Scholars of sport have long known that football -- or soccer, for you Americans -- was played in the fifteenth century. However, local historians in easetern England recently discovered an account of a 1320 football game (known as "campyng" or "campball") that may have ended rather nastily. The court document reported
. . . four pairs of men involved in bloody assaults (‘traxit sanguinem’) during ‘campyng’. . . . “the men had been involved in one or more ‘Camping’ match(es) and the Leet [Court] had considered it appropriate to penalise them by a fine equivalent to one day’s pay for a labourer.”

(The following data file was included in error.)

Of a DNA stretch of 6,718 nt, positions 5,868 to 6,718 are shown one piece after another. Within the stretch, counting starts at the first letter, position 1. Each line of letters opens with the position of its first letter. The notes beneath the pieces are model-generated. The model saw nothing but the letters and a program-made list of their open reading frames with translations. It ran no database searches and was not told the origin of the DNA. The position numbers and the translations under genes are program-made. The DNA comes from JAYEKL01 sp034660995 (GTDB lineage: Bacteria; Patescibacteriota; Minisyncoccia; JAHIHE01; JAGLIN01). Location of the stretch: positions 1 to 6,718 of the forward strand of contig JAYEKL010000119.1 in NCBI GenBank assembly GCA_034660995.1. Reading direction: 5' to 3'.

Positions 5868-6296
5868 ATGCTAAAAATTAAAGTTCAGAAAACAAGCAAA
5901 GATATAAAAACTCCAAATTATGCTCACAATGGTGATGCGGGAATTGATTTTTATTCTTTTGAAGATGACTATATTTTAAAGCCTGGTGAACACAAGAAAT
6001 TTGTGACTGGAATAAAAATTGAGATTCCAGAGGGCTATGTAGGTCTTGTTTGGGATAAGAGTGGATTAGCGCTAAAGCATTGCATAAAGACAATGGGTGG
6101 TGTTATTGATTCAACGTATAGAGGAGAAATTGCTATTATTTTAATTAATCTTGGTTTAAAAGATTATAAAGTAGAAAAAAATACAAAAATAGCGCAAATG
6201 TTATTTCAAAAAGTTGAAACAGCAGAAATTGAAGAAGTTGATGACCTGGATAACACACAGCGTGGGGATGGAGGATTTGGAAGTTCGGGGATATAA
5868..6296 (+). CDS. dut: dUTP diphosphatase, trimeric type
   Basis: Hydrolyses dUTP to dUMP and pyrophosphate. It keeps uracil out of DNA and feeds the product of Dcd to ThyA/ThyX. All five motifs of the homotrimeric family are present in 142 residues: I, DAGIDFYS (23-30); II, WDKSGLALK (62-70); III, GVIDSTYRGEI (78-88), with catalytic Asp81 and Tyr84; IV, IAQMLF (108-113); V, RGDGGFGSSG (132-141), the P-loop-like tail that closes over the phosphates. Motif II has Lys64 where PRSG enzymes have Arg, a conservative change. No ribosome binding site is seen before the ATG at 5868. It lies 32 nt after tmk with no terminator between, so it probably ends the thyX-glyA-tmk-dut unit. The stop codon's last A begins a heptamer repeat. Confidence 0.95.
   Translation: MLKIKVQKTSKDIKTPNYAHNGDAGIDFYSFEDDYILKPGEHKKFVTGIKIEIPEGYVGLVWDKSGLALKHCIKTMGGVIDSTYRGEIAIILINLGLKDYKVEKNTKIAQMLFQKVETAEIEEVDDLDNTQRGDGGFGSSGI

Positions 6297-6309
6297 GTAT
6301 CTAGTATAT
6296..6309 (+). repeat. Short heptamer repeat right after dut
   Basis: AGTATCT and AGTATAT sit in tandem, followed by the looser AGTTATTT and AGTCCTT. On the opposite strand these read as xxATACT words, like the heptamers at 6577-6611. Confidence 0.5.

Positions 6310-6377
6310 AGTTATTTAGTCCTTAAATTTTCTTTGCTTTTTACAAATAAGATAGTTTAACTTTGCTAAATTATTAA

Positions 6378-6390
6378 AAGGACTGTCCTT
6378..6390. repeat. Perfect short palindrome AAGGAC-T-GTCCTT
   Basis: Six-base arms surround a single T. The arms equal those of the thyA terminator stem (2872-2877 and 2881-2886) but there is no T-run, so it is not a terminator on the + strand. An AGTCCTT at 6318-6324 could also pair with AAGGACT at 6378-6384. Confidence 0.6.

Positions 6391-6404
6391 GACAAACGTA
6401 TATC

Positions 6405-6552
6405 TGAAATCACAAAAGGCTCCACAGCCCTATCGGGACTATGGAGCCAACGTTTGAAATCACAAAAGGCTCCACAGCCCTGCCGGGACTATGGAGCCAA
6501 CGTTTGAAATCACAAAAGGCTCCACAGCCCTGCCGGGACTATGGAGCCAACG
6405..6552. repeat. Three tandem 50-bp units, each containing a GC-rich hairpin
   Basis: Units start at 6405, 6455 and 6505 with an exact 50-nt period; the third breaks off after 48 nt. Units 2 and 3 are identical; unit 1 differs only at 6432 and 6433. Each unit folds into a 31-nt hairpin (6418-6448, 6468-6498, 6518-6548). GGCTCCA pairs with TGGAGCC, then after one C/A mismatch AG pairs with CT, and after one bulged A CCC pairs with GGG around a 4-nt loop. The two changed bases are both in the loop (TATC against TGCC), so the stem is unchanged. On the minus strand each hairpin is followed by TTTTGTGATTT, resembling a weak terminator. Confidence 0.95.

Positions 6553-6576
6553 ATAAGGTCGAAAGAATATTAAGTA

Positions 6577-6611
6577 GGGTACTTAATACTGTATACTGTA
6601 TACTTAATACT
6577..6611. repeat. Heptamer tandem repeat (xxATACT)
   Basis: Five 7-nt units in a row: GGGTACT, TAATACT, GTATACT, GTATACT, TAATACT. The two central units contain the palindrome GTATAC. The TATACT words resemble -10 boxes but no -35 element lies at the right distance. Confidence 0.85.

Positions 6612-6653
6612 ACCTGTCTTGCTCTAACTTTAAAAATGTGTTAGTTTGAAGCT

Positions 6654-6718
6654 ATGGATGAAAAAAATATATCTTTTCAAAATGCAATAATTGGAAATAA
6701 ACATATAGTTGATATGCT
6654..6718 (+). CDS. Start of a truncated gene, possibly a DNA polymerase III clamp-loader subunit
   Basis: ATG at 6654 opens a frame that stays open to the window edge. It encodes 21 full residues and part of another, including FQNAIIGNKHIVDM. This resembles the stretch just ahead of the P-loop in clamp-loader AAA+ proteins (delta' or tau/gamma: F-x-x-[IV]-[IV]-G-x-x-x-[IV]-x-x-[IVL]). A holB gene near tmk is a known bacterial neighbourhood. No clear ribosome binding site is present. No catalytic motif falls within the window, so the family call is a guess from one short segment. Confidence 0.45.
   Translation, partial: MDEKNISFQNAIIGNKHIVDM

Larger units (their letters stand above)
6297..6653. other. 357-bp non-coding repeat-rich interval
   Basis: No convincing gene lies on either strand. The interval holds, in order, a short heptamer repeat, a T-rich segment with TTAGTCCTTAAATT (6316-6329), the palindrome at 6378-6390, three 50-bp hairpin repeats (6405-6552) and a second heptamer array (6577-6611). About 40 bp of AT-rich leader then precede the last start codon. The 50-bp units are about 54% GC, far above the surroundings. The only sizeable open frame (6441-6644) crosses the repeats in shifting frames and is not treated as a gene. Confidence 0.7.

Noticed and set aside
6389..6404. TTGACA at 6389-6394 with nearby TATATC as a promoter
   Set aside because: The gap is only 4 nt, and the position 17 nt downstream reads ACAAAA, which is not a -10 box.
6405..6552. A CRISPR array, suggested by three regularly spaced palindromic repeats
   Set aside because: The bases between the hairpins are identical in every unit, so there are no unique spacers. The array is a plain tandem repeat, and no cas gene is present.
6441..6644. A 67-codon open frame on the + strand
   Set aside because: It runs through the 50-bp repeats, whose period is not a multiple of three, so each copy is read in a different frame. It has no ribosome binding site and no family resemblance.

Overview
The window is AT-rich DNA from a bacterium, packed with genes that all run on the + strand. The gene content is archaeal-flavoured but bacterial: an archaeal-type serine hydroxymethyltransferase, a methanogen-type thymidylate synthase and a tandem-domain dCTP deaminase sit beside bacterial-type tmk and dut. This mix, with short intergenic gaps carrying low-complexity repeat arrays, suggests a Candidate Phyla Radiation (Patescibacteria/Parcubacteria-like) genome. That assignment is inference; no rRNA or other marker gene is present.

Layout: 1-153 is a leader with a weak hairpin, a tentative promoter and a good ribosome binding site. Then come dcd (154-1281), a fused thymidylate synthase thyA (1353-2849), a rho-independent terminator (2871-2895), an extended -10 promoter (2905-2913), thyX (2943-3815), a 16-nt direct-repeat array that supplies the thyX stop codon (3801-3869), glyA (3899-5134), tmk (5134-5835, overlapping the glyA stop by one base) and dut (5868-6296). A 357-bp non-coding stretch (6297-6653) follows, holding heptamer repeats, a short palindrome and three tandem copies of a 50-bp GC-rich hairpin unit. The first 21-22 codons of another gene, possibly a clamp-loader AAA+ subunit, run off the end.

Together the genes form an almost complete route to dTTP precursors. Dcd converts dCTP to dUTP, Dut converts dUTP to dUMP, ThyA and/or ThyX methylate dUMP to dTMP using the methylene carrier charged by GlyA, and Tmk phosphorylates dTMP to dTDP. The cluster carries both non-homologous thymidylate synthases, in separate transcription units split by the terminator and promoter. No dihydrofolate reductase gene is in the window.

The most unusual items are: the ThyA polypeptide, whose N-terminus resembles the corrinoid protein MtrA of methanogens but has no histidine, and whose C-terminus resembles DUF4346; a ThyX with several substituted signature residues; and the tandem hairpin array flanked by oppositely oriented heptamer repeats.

Interestingly, the court records also revealed that campyng was a working-man's game: aristocrats didn't play, but laborers did. You can read the full account from that fine purveyor of medieval news and trivia, Medievalists.net.